Why can't your kid just work hard? Why should it be handed to him? I thought the US was supposed to be a meritocracy?

SimplyC26
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Re: Poll: Should Legacies Be Given Special Consideration?

Postby SimplyC26 » Fri Mar 12, 2010 1:49 am

newyorker88 wrote:No, it's an unearned advantage that contributes to racial disparities in higher education.



You are assuming that all legacies are white. This is not the case. Like several posters have said, if a private school benefits from a certain alum's name, accomplishments or financial generosity, that person's children should get a boost.

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newyorker88
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Re: Poll: Should Legacies Be Given Special Consideration?

Postby newyorker88 » Fri Mar 12, 2010 1:50 am

betasteve wrote:Donations fund the non-governmental financial aid for non-legacies. If you took away the benefit to donors of legacies, what impact might that have on other, more academically qualified, candidates?


The ends justify the means for you.... interesting

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Dick Whitman
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Re: Poll: Should Legacies Be Given Special Consideration?

Postby Dick Whitman » Fri Mar 12, 2010 1:52 am

Kobe_Teeth wrote:I think you could just as easily argue they deserve less consideration. If we give URMs more consideration because it is considered less likely they will get to law school couldn't a legacy be considered the inverse of this principle?

I don't necessarily feel that way, I'm just saying, legacies pretty much have no ground for "special" consideration.


Then non-URM, non-legacies get hurt. Some people act like every white person's parents went to Harvard.

Legacy preferences are wrong, but they'll stick around because of the $$$.

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fathergoose
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Re: Poll: Should Legacies Be Given Special Consideration?

Postby fathergoose » Fri Mar 12, 2010 1:53 am

Kobe_Teeth wrote:
fathergoose wrote:This is an arbitrary arguement but if I work my butt off through HS, UG, & LS and then years of big law and I am the one in god knows how many who becomes a big shot, my kid better get special treatment somewhere. Otherwise, what's the point?


The special treatment comes from you and your mountains of $$$ from practicing BigLaw, not from the rest of the country/world.

Utterly stupid post.


that's clearly what I said in an earlier post. money talks, as well it should. That's all I'm saying.

And America is absolutley a meritocracy. I dislike rich kids coasting by on daddys/mommys money as much as the next guy, but I appreciate it as a necessary evil.

Thanks for heart warming response

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newyorker88
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Re: Poll: Should Legacies Be Given Special Consideration?

Postby newyorker88 » Fri Mar 12, 2010 1:53 am

SimplyC26 wrote:
newyorker88 wrote:No, it's an unearned advantage that contributes to racial disparities in higher education.



You are assuming that all legacies are white. This is not the case. Like several posters have said, if a private school benefits from a certain alum's name, accomplishments or financial generosity, that person's children should get a boost.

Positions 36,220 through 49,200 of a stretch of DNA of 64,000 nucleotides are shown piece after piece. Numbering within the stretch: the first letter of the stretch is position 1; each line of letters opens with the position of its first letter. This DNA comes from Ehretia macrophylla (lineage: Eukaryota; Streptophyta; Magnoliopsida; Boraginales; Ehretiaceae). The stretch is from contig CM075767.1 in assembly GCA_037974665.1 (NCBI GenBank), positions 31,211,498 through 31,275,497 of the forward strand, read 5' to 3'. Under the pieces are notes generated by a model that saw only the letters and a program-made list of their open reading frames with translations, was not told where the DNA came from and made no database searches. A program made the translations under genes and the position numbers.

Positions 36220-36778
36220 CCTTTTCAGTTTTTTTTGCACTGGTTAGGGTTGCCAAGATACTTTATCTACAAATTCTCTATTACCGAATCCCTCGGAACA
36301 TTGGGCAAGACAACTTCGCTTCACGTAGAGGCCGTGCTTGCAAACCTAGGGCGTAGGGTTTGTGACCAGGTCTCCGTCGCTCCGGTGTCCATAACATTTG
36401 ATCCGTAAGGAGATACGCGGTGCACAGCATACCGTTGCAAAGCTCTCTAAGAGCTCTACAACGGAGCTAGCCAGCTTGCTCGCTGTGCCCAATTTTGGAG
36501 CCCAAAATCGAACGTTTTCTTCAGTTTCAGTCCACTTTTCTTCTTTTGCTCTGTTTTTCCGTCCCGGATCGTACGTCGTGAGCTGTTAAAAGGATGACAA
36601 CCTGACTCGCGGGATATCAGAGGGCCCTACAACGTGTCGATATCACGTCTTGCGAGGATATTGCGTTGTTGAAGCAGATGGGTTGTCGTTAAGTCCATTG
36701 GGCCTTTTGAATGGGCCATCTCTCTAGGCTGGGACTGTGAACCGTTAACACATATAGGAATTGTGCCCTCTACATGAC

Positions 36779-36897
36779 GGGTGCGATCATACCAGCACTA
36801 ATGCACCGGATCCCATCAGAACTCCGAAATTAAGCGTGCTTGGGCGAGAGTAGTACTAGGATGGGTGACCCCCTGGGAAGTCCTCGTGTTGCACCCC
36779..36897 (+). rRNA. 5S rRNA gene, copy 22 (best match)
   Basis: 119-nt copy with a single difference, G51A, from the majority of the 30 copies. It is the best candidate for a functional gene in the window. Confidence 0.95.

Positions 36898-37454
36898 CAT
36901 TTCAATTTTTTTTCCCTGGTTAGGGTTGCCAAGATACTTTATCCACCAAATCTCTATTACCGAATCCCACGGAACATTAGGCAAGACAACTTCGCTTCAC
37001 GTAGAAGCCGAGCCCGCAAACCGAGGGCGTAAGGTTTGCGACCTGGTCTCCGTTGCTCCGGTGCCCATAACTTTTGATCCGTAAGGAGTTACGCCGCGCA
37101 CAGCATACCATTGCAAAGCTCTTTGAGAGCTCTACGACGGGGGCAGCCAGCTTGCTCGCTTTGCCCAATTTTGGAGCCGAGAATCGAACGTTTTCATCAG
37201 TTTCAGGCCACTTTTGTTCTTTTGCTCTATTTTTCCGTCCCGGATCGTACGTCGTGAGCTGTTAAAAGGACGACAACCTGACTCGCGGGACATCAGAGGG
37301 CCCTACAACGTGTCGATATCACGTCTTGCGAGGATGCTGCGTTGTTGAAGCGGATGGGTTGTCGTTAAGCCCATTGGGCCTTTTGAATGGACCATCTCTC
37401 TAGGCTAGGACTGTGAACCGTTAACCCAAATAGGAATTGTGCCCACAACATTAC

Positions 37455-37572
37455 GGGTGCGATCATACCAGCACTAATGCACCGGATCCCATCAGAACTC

Not true at all. I'm just assessing this matter with the facts of this country in mind. Whites have received a huge head start in this country through slavery, genocide against native americans, and racial oppression for hundreds of years. That's not an assumption but a fact. Legacy is a way for those that received that head start to give their descendants a head start as well.

and why do you feel the children are entitled to a boost?. and please just give your opinion don't speak for "several posters". everyone is capable of speaking for themselves.

Kobe_Teeth
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Re: Poll: Should Legacies Be Given Special Consideration?

Postby Kobe_Teeth » Fri Mar 12, 2010 1:54 am

newyorker88 wrote:
fathergoose wrote:This is an arbitrary arguement but if I work my butt off through HS, UG, & LS and then years of big law and I am the one in god knows how many who becomes a big shot, my kid better get special treatment somewhere. Otherwise, what's the point?


Why can't your kid just work hard? Why should it be handed to him? I thought the US was supposed to be a meritocracy?


+1

What you're discussing is capitalism gone awry. When too many people buy their way out of the meritocracy you get an aristocracy and then life starts to suck for everyone else. Merely practicing in BigLaw for 20+ years and making loads of cash I don't consider rare enough or lucrative enough to purchase your way out of the US' meritocracy. For this your last name may need to be Gates or Buffet, then and only then, do i consider giving you special consideration to my law school. And If I'm a top 20 LS, I have more respect for myself and admit based on normal criteria.

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fathergoose
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Re: Poll: Should Legacies Be Given Special Consideration?

Postby fathergoose » Fri Mar 12, 2010 1:57 am

betasteve wrote:
newyorker88 wrote: